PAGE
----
United States Attorney’s Offices Voluntary Self-Disclosure Policy Update

  • Source: Justice.gov

Treliant Takeaway:

Possessing the ability to timely identify, and more importantly remediate, potential misconduct is vital in this heightened regulatory environment. Treliant’s Global Financial Crimes Compliance (GFCC) team can assist in developing and maintaining effective corporate compliance programs for financial institutions of all sizes.


On February 22, 2023, the U.S. Department of Justice (DOJ) announced the Voluntary Self-Disclosure Policy (VSD Policy) that applies to all U.S. Attorney’s Offices (USAOs). Effective immediately, the VSD Policy aims to reward self-disclosure by setting forth standardized criteria that will result in tangible incentives. Before this updated policy, the process of self-disclosing corporate criminal conduct was not transparent or predictable. The USAOs historically have lacked formal policies for self-disclosing misconduct and applied varying approaches across all jurisdictions.

Please note, if a company is considering self-disclosing misconduct it should understand that the criteria set forth in the USAO VSD Policy does not override criteria set forth in other government entity policies. If the USAO is cooperating with another agency, such as the Criminal Division, the USAO will seek approval from that agency to implement their own VSD Policy if it deems it necessary.

  1. Standards of Voluntary Self-Disclosure (VSD)
    The USAO will require that a disclosure meet each of the following standard for it to constitute a VSD:

    1. Voluntary in Nature
      The disclosure must be voluntary. Any conduct disclosed pursuant to an existing obligation, such as a Deferred Prosecution Agreement (“DPA”), will not be deemed a VSD.
    2. Timing
      A disclosure must be made to the USAO:

      1. Prior to an imminent threat of disclosure or government investigation
      2. Prior to public disclosure or government knowledge
      3. Within a “reasonably prompt” time after the company becomes aware of the misconduct, and the company carries the burden of demonstrating timeliness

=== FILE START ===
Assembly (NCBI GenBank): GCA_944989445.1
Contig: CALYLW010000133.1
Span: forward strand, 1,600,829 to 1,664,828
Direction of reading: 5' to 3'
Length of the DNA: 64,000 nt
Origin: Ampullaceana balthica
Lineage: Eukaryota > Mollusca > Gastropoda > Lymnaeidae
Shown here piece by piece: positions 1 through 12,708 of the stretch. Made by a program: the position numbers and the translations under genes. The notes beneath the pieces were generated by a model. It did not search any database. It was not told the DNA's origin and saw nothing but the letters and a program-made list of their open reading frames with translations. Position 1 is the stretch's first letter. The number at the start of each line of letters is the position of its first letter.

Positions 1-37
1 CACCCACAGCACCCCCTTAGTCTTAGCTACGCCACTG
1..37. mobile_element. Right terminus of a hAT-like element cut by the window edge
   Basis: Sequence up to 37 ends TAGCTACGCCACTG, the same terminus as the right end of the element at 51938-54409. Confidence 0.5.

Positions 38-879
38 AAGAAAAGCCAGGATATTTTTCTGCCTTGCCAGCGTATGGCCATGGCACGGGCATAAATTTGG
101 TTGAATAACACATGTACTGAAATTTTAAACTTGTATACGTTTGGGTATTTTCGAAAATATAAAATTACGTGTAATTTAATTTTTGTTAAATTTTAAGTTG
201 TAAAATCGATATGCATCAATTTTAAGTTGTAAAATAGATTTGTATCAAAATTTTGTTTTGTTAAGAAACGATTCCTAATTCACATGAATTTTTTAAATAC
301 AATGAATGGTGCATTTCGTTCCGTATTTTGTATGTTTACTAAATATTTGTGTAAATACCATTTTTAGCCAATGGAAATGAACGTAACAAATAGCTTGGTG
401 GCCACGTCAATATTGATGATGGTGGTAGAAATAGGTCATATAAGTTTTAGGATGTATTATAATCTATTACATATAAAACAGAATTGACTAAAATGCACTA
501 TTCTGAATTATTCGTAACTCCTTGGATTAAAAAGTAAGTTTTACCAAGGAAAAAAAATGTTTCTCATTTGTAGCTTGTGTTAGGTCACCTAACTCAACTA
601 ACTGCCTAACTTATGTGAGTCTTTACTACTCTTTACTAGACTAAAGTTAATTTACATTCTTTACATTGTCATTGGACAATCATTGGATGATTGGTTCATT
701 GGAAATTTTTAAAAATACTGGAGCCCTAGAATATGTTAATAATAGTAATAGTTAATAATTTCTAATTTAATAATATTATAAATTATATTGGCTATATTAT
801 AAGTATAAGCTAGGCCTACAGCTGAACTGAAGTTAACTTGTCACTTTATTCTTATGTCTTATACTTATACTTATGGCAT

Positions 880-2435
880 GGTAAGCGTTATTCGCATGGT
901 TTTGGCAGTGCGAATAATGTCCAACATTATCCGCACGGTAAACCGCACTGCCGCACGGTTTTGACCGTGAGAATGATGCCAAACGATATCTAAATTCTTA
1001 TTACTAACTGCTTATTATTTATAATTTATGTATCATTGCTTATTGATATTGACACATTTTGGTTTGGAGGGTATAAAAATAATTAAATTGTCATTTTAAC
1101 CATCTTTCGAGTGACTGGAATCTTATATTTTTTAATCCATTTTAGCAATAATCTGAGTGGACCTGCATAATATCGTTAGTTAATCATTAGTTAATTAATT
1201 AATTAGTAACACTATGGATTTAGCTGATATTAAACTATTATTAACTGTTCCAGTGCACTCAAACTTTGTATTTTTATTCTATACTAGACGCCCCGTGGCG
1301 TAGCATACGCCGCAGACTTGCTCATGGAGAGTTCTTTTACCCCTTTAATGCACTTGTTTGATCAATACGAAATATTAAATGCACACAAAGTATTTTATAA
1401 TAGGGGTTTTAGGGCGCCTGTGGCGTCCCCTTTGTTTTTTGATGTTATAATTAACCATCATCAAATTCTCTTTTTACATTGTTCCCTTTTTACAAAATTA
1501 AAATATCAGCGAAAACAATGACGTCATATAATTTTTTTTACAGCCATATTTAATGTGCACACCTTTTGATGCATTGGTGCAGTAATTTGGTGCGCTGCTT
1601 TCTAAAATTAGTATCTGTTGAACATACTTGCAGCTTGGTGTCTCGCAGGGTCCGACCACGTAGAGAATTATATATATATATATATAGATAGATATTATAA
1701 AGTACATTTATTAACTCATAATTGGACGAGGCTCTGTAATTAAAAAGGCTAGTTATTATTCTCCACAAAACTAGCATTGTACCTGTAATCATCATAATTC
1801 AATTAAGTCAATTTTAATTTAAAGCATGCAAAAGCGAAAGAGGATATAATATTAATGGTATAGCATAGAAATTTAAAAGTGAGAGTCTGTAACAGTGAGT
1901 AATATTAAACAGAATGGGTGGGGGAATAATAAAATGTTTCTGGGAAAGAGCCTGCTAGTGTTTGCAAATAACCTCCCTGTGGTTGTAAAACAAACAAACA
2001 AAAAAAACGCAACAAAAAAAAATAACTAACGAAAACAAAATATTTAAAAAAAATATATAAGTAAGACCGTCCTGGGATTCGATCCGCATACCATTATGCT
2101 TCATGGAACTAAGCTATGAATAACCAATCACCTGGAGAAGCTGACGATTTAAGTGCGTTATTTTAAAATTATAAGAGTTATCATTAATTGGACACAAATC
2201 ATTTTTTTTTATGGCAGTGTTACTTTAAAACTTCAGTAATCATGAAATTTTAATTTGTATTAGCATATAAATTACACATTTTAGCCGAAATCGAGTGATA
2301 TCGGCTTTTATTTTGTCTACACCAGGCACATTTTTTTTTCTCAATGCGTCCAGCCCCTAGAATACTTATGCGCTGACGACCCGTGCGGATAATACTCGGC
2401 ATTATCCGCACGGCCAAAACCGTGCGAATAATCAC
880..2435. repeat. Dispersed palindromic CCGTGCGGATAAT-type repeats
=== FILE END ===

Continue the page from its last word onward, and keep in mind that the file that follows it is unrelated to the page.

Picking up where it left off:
3. Disclosing all Relevant Facts
      In order for a disclosure to qualify under this new VSD Policy, the company must include all relevant facts concerning the misconduct.It should be noted that even if disclosures meet all of the above criteria, if the company does not fully cooperate by continuing the investigation, preserving evidence and updating the DOJ, the VSD may not be accepted by the USAO. Additionally, timely remediation is also required, which may include forfeiture or restitution of gains from misconduct.
  2. Benefits of the VSD Policy
    1. Credit for VSD, Cooperation and Remediation
      Companies that meet the requirements set forth above without any aggravating factors can expect the USAO to:

      1. Not require a guilty plea
      2. Not seek a criminal penalty, or, if a penalty is warranted, impose a penalty that is at least 50% reduced from the low end of the applicable U.S. Sentencing Guidelines (U.S.S.G.) fine range; and
      3. Not impose an independent compliance monitor
        Aggravating factors do not eliminate the benefits of self-reporting, but they do diminish them. DOJ considers aggravating factors to include:
      4. misconduct that poses a grave national security, public health, or environmental threat
      5. is deeply pervasive at the company; or
      6. involves current executive management of the company
        No one factor will require a guilty plea; the USAO will assess the circumstances and individual facts to determine the appropriate resolution. Importantly, even if a guilty plea is required for a company, it will still receive other VSD Policy benefits, including a 50%–75% reduction off of the low end of the U.S.S.G. fine range and no imposition of a compliance monitor
    2. Effective Compliance and Independent Monitors
      The USAO will not impose an independent compliance monitor if a company self-discloses misconduct, properly remediates the misconduct and at the time of resolution, demonstrates that it has implemented an effective compliance program. This decision is at the sole discretion of the USAO and will be evaluated on a case-by-case basis.




Daniel Lane

Dan Lane, a Director with Treliant, is an accomplished professional in corporate accounting, financial auditing, forensic accounting, regulator-directed monitorship, and financial crimes compliance. He has worked with financial institutions, publicly-traded companies, and state government agencies. Dan has a history in financial crimes compliance stemming from his experience at the global…

John Arvanitis

John Arvanitis serves as Senior Managing Director, Financial Crimes and Fraud Solutions at Treliant. John advises clients globally on anti-money laundering matters, bringing impactful and valuable insight to their regulatory challenges via his extensive international and domestic investigative experience. He has significant experience across a broad range of…